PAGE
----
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Nearlife was founded in 1996 by Tinsley and Sheri Galyean. Tinsley had just completed his doctoral thesis at the MIT Media Lab in the field of interactive cinema. Sheri had just graduated from the Harvard Divinity School and was engaged in consulting work for entertainment companies. Pooling their resources and interests, Tinsley and Sheri started working with companies interested in exploring the field of online entertainment.
Interest in their consulting expertise was sufficient for them to form a new company, headquartered in a large closet in their home. They funded the company with revenue from their consulting fees.
By 1997, the growing company had expanded from the closet to an adjacent bedroom and finally to loft space in a Cambridge warehouse. Early clients included companies like Mitsubishi and Intel, but the Galyean's discovered that the Internet had not matured sufficiently to deliver the kinds of online entertainment experiences they were designing. However, they had received a great deal of interest from museums and science centers for a new style of digitally simulated immersive entertainment.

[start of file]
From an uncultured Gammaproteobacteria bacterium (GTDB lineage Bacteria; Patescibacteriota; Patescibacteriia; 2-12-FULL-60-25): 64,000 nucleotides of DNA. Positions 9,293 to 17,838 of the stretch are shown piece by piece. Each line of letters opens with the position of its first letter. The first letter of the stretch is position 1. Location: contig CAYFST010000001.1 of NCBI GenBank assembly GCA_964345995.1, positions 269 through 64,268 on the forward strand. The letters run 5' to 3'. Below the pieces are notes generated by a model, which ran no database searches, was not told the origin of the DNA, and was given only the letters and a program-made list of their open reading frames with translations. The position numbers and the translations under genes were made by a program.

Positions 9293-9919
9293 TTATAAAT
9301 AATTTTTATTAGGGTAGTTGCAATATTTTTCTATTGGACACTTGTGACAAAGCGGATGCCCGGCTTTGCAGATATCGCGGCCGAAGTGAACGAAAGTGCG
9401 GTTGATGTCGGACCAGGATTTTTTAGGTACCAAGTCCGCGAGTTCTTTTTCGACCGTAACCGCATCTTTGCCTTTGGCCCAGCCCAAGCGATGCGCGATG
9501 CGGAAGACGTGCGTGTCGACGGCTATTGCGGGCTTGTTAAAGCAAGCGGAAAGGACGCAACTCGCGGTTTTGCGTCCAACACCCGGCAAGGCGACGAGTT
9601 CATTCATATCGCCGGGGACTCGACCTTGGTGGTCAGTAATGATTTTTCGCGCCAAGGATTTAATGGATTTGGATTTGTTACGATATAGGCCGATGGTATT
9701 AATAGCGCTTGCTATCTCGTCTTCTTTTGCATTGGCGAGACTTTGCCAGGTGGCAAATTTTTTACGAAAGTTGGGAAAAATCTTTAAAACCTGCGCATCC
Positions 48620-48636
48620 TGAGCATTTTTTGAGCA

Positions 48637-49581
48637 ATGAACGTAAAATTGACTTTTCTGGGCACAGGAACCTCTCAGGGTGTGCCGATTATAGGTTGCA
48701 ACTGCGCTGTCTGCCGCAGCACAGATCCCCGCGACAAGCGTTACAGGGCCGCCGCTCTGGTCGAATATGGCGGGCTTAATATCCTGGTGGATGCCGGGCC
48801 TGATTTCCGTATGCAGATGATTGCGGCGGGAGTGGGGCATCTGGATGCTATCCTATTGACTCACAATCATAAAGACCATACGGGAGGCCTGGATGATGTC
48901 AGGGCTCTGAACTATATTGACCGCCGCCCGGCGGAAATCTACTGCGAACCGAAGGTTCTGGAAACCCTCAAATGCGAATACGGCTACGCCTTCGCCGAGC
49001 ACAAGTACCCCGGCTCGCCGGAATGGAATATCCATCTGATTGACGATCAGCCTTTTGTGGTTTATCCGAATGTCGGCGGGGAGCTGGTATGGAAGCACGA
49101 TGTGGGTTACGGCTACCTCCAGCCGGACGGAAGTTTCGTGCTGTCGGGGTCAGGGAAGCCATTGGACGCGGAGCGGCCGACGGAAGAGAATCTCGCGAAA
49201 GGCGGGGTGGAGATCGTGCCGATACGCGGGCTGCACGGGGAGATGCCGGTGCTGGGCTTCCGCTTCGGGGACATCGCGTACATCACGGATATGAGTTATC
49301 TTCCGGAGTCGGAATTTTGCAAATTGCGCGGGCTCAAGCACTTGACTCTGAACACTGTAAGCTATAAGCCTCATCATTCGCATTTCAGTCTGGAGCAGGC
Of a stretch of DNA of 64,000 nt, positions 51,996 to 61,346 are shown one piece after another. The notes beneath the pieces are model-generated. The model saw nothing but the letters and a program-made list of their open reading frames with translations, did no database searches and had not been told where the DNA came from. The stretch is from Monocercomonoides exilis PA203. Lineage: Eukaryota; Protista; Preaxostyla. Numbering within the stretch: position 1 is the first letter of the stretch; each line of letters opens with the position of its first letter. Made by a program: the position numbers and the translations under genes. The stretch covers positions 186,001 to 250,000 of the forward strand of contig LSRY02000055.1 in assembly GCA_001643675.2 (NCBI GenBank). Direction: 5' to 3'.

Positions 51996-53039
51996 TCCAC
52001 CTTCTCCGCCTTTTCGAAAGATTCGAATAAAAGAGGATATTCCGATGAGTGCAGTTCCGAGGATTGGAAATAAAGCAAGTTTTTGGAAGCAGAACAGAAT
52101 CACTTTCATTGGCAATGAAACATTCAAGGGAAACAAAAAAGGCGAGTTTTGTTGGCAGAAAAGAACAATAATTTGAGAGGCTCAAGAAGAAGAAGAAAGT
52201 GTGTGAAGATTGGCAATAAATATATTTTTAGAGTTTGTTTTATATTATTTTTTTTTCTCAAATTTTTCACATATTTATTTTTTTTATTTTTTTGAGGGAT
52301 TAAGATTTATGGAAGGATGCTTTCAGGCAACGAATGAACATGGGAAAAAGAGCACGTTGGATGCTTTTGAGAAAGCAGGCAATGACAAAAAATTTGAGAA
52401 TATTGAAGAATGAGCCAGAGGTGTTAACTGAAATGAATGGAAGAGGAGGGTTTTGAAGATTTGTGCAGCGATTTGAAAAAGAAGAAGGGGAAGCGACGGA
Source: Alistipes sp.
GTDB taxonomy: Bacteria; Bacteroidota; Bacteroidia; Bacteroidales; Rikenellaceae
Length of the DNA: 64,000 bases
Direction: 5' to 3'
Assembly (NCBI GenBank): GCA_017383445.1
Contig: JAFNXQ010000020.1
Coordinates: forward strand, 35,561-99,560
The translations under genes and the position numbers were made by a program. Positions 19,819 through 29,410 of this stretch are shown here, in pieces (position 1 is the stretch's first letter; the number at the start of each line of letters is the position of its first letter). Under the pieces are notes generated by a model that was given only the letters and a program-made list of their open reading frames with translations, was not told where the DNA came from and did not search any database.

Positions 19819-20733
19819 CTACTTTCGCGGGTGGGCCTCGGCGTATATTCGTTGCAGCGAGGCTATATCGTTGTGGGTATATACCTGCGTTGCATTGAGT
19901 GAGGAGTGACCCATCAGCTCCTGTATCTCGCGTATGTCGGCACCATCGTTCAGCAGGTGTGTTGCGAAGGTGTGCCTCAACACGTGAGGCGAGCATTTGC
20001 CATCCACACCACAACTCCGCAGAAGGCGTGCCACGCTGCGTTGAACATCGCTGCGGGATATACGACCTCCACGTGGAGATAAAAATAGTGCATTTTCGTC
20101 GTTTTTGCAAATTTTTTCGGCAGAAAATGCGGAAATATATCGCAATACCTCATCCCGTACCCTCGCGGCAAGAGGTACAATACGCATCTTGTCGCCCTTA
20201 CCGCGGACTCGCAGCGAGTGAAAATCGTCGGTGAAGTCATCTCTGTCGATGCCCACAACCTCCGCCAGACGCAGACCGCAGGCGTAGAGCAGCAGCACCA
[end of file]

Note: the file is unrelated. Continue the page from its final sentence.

One of the first projects for what they called "Location Based Entertainment" was the Virtual Fishtank(TM), developed originally for The Computer Museum in Boston. The Computer Museum was absorbed into the Museum of Science, Boston, and the Virtual Fishtank(TM) became a permanent exhibit at MoS.
The Virtual Fishtank received tremendous press attention which lead to additional projects, such as a smaller version of Virtual Fishtank(TM) for the St. Louis Science Center, the Un-Private House for the Museum of Modern Art in New York City, KidsRoom2 for the Millenium Dome in Greenwich, England, and NetWorld for the Museum of Science & Industry in Chicago.
Nearlife has recently expanded their office space and now employs over 20 people, with new staff additions always an important priority. With the improvement in the Internet infrastructure and the availability of home PCs with good 3D graphics capabilities, the company has turned its eye back to developing online entertainment experiences. The first of these is VirtualFishtank.com, and more Internet projects are just around the corner.